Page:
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Friday, July 24, 2009

My heavy heart...

Tonight, I went back to the orphanage. While I was there, I met the director, a tender hearted 65 year old Korean woman, battling her 4th year of kidney cancer. When she saw me signing in in the office, she asked me to take a seat on the couch to chat with her. Her English was really good, so I took advantage of the moment and began asking her questions that had been on my mind since the last time I was there. She told me all about the kids, why they were there, and the history of the orphanage.

* Most of the children are given up for adoption because their parents weren't married.
* Many of them were abandoned in the hospital. The mom gave birth and then secretly ran away.
* Most of the biological moms are between the ages of 19 and 21.
* All of the children in the orphanage have lived there since they were babies.
* When they turn 6 years old, they move to the next orphanage that holds children between the ages of 7 and 10 (I think).
* Before the Olympics in 1988, Korea allowed foreigners to adopt Korean children because the country was very poor, and they could not take care of the babies... But after the country's financial system was rebuilt from the Olympics, they changed the law to allow for only Koreans to adopt Korean babies.
* Korean's don't think highly of adoption the way many Americans do. They can't understand why someone would take care of a child who isn't their blood. Because of this, only a few children are adopted each year in Busan.
* The moms can come back anytime to get their baby back from this orphanage. The director told me that a few moms do it each year, but always within 3 months, they bring the baby back again.
* 99.5 percent of the children in the orphanage system will remain in an orphanage until they have finished high school. At that point, they are on their own.

There is a special area of the orphanage for babies and children who are abandoned on the street. She asked me if I would like to go see them... so tonight, I spent my night there.

I walked into the room and saw 4 beautiful babies, (1) absolutely adorable one year old girl and 1 junior high aged girl. I was informed that each of the babies were found on street corners and brought in by the police, and that the junior high girl's parents had recently divorced and neither wanted her. I sat watching the junior high aged girl and was pierced by the pain in her eyes and the despair and anger on her face. Most of the children in the orphanage don't know any better, because they have grown up there, but this girl knew exactly what was happening to her and was feeling all of the emotions of abandonment. I think my heart broke for her the most.

The 1 year old girl loved me. We played around and I flipped her upside down and she would laugh and laugh and laugh. There was such joy in her soul. After only about 5 minutes of playing with her, she called me Omma (mom). My heart melted. I couldn't image why anyone would give up this precious little sweetheart!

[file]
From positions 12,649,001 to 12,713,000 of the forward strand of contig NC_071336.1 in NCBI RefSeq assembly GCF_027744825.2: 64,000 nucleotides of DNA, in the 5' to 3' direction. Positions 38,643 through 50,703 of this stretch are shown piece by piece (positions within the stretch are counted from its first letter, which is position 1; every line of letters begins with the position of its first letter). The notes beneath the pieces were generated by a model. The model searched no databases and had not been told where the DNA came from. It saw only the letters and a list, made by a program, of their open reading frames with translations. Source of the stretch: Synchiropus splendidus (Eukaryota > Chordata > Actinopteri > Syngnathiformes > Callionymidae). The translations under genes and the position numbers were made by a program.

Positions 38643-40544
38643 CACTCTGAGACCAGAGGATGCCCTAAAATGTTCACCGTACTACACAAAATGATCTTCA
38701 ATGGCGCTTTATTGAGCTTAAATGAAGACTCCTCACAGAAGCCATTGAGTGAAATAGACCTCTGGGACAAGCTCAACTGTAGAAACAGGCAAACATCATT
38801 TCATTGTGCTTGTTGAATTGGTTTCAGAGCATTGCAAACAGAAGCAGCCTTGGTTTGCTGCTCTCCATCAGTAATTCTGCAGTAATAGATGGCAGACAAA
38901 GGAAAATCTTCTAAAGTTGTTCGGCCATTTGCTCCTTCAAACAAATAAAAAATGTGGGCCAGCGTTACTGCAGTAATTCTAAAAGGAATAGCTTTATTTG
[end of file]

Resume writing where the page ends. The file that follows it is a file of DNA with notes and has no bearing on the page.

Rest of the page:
Tonight, after hearing so many heart wrenching stories, I told the director that my heart was heavy. I don't think I've ever used that expression, because I've never truly felt a heavy heart. I've never fully allowed myself to engage in people's lives who have heartbreaking stories because of the anxiety it has caused me in the past. Although, tonight, I understood exactly what that meant to have a heavy heart, and embraced it with all I had within me... because when it comes to justice and mercy, I believe that we are stagnant until we become so angry, or in this case, heartbroken, that we have to do something about it.

I pray that each one of you who are reading this, experience what it's like to have a heavy heart because of someone else's situation, and may it push you to make a difference in the world around you!


  1. Jill, what a beautiful post. Your feelings come through so clearly. I, too, have felt that "heavy heart" and can identify with how grievous it is, and how sometimes it feels easier to just ignore it all. I think that maybe God is using this time to prepare you for something special.
    Thanks for posting.

  2. Hi Jill..I'm Caitlin Suitor..i'm also a foreign english teacher in Busan..I am friends with your husband on facebook and also friends with Mayo..anyway, I was adopted from Korea, born in Seoul, when I was 3 months old. Did the woman from the orphanage tell you about the law that after 1988 only Koreans were able to adopt Korean babies? I am curious, only because my brother was born in 1991 and was adopted from Busan..and I know many other korean adoptees who have been born after 1988. Anyway, I love reading your blogs and I too have visited that orphanage and have felt "a heavy heart". I was never in an orphanage and fortunately my birth mother set up an adoption plan for me before she delivered me, and it breaks my heart to know that those kids aren't as fortunate.

  3. Jill! What an amazing post! I never thought of visiting an orphanage before. What a beautiful way to bless the lives of those little children by sharing love with them for a few minutes. The story of the teenage girl whose parents divorced and abandoned her made me gasp. I am so grateful for your insight and encouragement to make a difference in the world! You are awesome!